The synthesis and processing of B77 avian sarcoma virus RNA in infected chicken embryo fibroblasts was followed in the presence and absence of cycloleucine, a competitive inhibitor of the synthesis of S-adenosylmethionine and thus an inhibitor of RNA methylations. An increase in the steady-state levels of genome-length RNA and a decrease in the steady-state levels of subgenomic RNA molecules were obtained in the S-adenosylmethionine-depleted avian sarcoma virus-infected cells after 24 h of treatment with the inhibitor. The total number of virus-specific RNA molecules per cell, however, remained relatively constant under either condition. The production of newly synthesized virus-specific RNA in cycloleucine-treated and untreated cells infected with a transformation-defective strain of B77 avian sarcoma virus was followed as a function of [3H]uridine labeling time. The accumulation of radioactive genome-length 8.4-kilobase (kb) RNA continued in cycloleucine-treated cells, and virus particle production proceeded at normal rates as previously shown by incorporation of labeled nucleoside precursors or amino acids. In contrast, newly synthesized 3.5-kb subgenomic mRNA, the putative mRNA for the envelope protein precursor, failed to accumulate in the treated cells. The extent of the inhibition in the appearance of the radioactive 3.5-kb RNA was correlated with the extent of the inhibition of viral genomic and cellular mRNA methylations and was a function of the cycloleucine concentration. Under conditions in which the accumulation of 3.5-kb envelope protein mRNA was blocked by the cycloleucine treatment, there were significant increases in the rate of synthesis of the polypeptide products of the genome-length RNA, the precursors to the non-glycosylated gag proteins (Pr76gag), and the reverse transcriptase (Pr 180gag pol) relative to the rate of synthesis of the envelope protein precursor (gPr 92env). These results suggest that there is an S-adenosylmethionine requirement for the splicing, but not for the synthesis, packaging, or messenger function, of avian retrovirus genome-length RNA. Possible reasons for this requirement are discussed.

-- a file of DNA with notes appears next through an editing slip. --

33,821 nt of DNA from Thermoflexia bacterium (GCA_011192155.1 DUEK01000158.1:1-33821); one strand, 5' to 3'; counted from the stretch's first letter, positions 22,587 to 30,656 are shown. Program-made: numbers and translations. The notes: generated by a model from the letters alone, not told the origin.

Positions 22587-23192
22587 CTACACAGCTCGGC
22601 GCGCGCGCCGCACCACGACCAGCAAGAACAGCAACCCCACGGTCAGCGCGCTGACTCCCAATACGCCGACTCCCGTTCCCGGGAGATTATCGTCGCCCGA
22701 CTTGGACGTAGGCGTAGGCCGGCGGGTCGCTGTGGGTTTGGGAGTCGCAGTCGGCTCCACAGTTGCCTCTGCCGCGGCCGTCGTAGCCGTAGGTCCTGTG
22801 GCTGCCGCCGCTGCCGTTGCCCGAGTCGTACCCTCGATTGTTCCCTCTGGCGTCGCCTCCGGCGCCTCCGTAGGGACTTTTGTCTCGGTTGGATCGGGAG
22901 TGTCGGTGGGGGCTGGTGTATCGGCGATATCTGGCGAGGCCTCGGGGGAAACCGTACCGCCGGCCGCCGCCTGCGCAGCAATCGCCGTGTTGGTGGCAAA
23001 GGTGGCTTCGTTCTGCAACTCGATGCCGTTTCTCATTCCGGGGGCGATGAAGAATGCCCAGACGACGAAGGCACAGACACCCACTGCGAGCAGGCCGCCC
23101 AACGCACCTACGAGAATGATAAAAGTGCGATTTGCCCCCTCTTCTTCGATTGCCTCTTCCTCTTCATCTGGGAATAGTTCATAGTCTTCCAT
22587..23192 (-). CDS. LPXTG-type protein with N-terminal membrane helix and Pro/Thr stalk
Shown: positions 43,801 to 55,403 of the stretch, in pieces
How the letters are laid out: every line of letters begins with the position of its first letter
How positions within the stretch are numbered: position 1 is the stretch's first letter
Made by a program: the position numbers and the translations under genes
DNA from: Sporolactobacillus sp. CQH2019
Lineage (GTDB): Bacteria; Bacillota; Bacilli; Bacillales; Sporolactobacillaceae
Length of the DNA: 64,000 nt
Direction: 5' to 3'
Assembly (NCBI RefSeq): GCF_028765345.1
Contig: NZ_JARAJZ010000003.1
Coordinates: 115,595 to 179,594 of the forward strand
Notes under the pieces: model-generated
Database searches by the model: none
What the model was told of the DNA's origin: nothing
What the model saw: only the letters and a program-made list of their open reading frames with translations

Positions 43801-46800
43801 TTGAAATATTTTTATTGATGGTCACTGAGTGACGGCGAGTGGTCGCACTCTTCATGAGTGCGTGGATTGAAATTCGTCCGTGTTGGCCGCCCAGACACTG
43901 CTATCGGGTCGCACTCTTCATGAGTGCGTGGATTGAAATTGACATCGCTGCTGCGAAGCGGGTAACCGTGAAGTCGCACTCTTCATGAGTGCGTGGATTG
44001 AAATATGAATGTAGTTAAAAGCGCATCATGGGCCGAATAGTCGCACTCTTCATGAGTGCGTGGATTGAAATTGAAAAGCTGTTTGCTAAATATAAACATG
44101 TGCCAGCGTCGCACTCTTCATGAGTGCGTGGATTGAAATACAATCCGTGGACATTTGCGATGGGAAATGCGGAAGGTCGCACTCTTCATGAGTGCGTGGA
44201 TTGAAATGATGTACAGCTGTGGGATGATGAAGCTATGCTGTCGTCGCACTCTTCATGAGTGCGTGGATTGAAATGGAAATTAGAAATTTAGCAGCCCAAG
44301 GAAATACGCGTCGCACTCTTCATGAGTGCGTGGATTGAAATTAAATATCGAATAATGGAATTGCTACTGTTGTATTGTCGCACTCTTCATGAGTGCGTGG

Images
PMCID: PMC256926  PMID: 6285005
18.  Evidence for the Identity of Shared 5′-Terminal Sequences Between Genome RNA and Subgenomic mRNA's of B77 Avian Sarcoma Virus 
Journal of Virology  1979;32(2):536-545.